Mistake #3: Weak audio quality
Number three is weak audio quality. Now I know that this sounds pretty basic, but here’s the deal. A lot of times it’s not that it’s staticky or anything like that. It’s that the audio is hollow and that the audio is tinny or echoey. And I will tell you I’m not perfect at this because sometimes I want to create a video and I want to create it very quickly. If you are looking for great microphones that you can use to enhance the quality of your audio. You can find them on my VIQ Academy Gear Starter Bundle, which you can find information for right here.
Generally speaking though, when you’re creating video for your website, let’s say that’s a durable video, that’s something that you’re going to want to be there for quite some time, which means that you are going to want to have a higher production level, there is some elements of audio that can be fixed in post production in edit, especially if you are outsourcing that particular elements of your video and content creation. However, it does take longer, and it’s going to cost you more. So when you’re creating a video for social media that’s top of funnel, it doesn’t have the same durability, but it is going to be if you’re doing it correctly, most of your audience’s sort of first connection with you first date, if you will, their first touch of awareness.
Mistake #4: Lack of structure and organization
And so you want to be firing on all cylinders. You want to make sure that they can hear you because if it’s staticky if there’s a buzz, if it sounds echoey, or tinny or hollow, subconsciously, we are more likely to tune out consciously, we recognize that it looks a little bit sloppy number four is about a lack of structure and organization.
Generally speaking, I don’t create a full sort of menu script that’s centered on my blog topic, I will create an outline. I will talk about key points or write those down if there are specific statistics PS statistics are never very compelling and talking head video, so try to avoid them at all costs. If I do you have to drop the key numbers something I’ll make sure it’s in my outline. So I know what it is specifically that I need to talk about.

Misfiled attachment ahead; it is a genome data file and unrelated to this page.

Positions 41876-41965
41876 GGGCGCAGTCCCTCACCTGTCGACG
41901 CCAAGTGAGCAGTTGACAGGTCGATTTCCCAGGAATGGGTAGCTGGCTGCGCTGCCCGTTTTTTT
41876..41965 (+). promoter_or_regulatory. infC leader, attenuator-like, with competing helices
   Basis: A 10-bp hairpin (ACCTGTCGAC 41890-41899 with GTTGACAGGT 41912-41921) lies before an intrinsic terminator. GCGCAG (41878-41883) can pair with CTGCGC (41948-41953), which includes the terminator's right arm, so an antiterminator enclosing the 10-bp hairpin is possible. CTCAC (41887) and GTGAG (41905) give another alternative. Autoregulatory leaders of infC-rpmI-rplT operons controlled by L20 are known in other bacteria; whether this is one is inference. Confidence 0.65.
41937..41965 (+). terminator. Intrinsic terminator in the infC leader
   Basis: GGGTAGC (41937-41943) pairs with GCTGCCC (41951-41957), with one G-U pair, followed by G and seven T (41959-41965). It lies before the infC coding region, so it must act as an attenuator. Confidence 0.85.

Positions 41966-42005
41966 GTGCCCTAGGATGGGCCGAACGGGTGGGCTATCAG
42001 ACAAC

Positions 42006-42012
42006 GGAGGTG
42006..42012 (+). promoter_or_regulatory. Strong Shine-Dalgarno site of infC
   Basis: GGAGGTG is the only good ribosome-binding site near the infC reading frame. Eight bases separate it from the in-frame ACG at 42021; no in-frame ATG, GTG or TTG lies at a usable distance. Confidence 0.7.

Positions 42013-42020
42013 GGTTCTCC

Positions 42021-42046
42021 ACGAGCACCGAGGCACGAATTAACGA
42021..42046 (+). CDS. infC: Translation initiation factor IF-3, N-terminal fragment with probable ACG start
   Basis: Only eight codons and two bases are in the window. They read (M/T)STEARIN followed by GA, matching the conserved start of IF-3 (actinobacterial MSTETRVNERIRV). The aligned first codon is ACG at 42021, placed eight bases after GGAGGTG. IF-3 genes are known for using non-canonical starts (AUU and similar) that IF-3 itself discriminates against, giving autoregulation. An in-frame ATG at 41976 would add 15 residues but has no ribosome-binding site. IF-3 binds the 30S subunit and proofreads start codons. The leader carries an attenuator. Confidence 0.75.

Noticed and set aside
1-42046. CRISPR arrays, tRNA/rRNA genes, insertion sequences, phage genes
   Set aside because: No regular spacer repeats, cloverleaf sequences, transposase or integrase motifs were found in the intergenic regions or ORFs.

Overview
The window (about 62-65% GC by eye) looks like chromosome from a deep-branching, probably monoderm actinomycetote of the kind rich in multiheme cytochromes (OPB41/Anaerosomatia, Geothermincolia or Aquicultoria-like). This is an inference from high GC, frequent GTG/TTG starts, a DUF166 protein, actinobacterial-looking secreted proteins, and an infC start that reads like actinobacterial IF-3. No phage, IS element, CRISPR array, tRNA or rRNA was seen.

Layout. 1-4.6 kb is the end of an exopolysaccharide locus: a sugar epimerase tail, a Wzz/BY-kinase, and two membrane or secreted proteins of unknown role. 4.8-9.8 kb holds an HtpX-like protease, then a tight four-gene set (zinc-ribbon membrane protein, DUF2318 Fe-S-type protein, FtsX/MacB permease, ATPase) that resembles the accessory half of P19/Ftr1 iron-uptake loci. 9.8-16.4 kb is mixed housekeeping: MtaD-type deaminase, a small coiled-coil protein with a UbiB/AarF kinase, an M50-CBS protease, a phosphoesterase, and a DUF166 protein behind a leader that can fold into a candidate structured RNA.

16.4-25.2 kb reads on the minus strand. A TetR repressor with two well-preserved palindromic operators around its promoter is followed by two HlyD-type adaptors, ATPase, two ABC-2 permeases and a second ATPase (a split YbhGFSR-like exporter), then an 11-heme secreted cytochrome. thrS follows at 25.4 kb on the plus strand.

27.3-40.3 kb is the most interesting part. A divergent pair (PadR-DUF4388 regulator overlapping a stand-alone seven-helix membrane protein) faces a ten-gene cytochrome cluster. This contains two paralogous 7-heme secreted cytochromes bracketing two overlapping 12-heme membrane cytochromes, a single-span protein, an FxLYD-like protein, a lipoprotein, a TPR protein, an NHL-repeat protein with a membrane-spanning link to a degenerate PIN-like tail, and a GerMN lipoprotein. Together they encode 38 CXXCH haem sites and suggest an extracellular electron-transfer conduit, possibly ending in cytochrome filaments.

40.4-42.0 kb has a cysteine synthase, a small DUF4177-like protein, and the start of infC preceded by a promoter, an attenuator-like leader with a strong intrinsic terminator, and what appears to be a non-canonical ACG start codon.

But for most people just winging it is not a great idea. It’s easy to ramble, which makes post production more difficult. It’s easy to get convoluted and sort of in the weeds, you want to make sure that your videos are easy to follow and understand. And for most of us, that means that we need to have a general idea of what we’re saying, why we’re saying it and how we’re going to illustrate it. So have at the very least an outline.
Mistake #5: Neglecting visual engagement
Number five is neglecting visual engagement. Now you might be saying to me, or thinking Kerry, this is a talking head video, right? It’s not all about products and features and showing the cake or the fast car on the road or whatever it is, and you are correct. And there was a time not that long ago right around the beginning of COVID.
And a couple of months in where video content and Tik Tok were beginning to really escalate Tik Tok was much less curated than, for example, some of the other platforms like Instagram and we sort of recoiled at overly produced video because we automatically associated it with somebody trying to sell us something that’s not really the case any longer video use and understanding and knowledge about has grown so much. Over the past few years, the digital landscape has gotten so noisy that a little bit of visual engagement has actually come to be quite appreciated and which doesn’t mean that you need to have full scale video production.
But you will notice that on these videos there are even though it’s basically talking head video, there are some visual effects meaning we push in we take nap on the shot we wait now, there are thought bubbles or there are gifts or animations going along the bottom and there are little figures or bullet points that sort of underscore or highlight the key points of certain videos. That’s what I mean by visual engagement especially important in long form Tik Tok and instagram you can still get away with doing talking head videos and doing a couple of stickers and maybe some captions.
But if you’re doing a longer form talking head video, having that additional visual effect is super helpful and keeps people engaged and keeps them watching clearly through to the end. And there you have it with these five elements you will make sure that your talking head videos are performing the way that you want them to aka they don’t suck so a lot more that goes into delivering on camera video content creation and distribution.
If you have questions, let me know in the comments. Don’t forget to like and subscribe and I will see you in the next video.